• 9. { initialize population; evaluate population; while TerminationCriteriaNotSatisfied { select parents for reproduction; perform recombination and mutation; evaluate population; } }
  • 10. reproduction population evaluation modification discard deleted members parents children modified children evaluated children
  • 11. Chromosomes could be: ◦ Bit strings (0101 ... 1100) ◦ Real numbers (43.2 -33.1 ... 0.0 89.2) ◦ Permutations of element (E11 E3 E7 ... E1 E15) ◦ Lists of rules (R1 R2 R3 ... R22 R23) ◦ Program elements (genetic programming) ◦ ... any data structure ... population
  • 12. reproduction population parents children Parents are selected at random with selection chances biased in relation to chromosome evaluations.
  • 13.  Modifications are stochastically triggered  Operator types are: ◦ Mutation ◦ Crossover (recombination) modification children modified children
  • 14.  Causes movement in the search space (local or global)  Restores lost information to the population Before: (1 0 1 1 0 1 1 0) After: (0 1 1 0 0 1 1 0) Before: (1.38 -69.4 326.44 0.1) After: (1.38 -67.5 326.44 0.1)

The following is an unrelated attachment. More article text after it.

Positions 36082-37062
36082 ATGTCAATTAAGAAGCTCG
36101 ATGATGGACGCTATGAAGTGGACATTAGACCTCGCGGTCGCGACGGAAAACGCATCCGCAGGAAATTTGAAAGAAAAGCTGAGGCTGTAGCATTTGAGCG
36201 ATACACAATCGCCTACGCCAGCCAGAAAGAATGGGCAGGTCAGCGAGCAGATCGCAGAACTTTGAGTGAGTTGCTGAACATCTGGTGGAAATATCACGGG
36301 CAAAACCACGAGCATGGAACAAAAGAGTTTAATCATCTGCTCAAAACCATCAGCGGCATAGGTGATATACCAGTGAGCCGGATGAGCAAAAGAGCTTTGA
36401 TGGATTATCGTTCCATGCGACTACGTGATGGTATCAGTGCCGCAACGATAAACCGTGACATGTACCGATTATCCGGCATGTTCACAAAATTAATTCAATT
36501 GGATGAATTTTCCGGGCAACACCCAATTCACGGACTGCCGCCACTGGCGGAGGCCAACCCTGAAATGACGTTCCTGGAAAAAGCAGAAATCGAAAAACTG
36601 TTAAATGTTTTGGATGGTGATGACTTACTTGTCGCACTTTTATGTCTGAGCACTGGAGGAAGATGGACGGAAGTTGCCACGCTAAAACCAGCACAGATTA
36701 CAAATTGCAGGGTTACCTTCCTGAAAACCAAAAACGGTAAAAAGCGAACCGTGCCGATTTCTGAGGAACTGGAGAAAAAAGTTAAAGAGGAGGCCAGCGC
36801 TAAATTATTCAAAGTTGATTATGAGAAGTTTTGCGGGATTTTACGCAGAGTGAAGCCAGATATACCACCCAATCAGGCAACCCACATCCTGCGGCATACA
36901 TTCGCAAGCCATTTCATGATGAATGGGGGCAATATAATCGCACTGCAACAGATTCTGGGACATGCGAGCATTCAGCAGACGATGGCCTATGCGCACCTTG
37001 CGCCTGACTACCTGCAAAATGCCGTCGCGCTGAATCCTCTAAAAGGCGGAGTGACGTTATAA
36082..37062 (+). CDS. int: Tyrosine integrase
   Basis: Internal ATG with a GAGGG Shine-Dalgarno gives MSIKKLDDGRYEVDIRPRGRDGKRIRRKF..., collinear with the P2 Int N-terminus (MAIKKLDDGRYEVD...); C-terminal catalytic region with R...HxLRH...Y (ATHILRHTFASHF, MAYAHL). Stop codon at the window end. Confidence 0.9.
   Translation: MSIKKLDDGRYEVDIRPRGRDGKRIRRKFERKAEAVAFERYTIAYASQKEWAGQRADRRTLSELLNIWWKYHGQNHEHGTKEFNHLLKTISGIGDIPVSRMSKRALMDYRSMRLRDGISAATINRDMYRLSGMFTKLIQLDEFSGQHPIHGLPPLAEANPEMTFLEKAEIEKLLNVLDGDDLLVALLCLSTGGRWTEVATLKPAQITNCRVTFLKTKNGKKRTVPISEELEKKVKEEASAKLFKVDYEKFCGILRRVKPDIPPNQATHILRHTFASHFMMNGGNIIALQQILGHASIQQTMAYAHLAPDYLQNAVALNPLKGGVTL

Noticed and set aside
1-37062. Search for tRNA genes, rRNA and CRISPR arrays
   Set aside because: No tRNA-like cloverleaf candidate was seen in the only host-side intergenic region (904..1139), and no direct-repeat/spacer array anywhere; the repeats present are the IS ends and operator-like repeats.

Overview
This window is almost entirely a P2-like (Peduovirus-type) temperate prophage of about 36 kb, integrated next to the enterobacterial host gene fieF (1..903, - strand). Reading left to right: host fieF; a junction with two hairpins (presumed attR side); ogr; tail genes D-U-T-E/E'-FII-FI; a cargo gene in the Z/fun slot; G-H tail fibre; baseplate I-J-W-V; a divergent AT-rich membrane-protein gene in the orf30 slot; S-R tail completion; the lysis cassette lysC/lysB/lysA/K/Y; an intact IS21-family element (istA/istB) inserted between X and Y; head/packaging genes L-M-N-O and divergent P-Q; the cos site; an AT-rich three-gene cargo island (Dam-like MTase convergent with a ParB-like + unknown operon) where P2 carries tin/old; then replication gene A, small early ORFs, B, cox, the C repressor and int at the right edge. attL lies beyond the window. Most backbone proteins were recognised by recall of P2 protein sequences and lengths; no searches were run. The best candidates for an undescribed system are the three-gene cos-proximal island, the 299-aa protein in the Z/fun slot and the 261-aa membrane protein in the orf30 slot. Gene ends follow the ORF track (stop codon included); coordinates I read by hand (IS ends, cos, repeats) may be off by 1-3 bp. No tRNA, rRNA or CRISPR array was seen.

• 15. P1 (0 1 1 0 1 0 0 0) (0 1 0 0 1 0 0 0) C1 P2 (1 1 0 1 1 0 1 0) (1 1 1 1 1 0 1 0) C2 Crossover is a critical feature of genetic algorithms: ◦ It greatly accelerates search early in evolution of a population ◦ It leads to effective combination of schemata (subsolutions on different chromosomes) *
  • 16.  The evaluator decodes a chromosome and assigns it a fitness measure  The evaluator is the only link between a classical GA and the problem it is solving evaluation evaluated children modified children
  • 17.  Generational GA: entire populations replaced with each iteration  Steady-state GA: a few members replaced each generation population discard discarded members
  • 18. Distribution of Individuals in Generation 0 Distribution of Individuals in Generation N
  • 19. The Traveling Salesman Problem: Find a tour of a given set of cities so that ◦ each city is visited only once ◦ the total distance traveled is minimized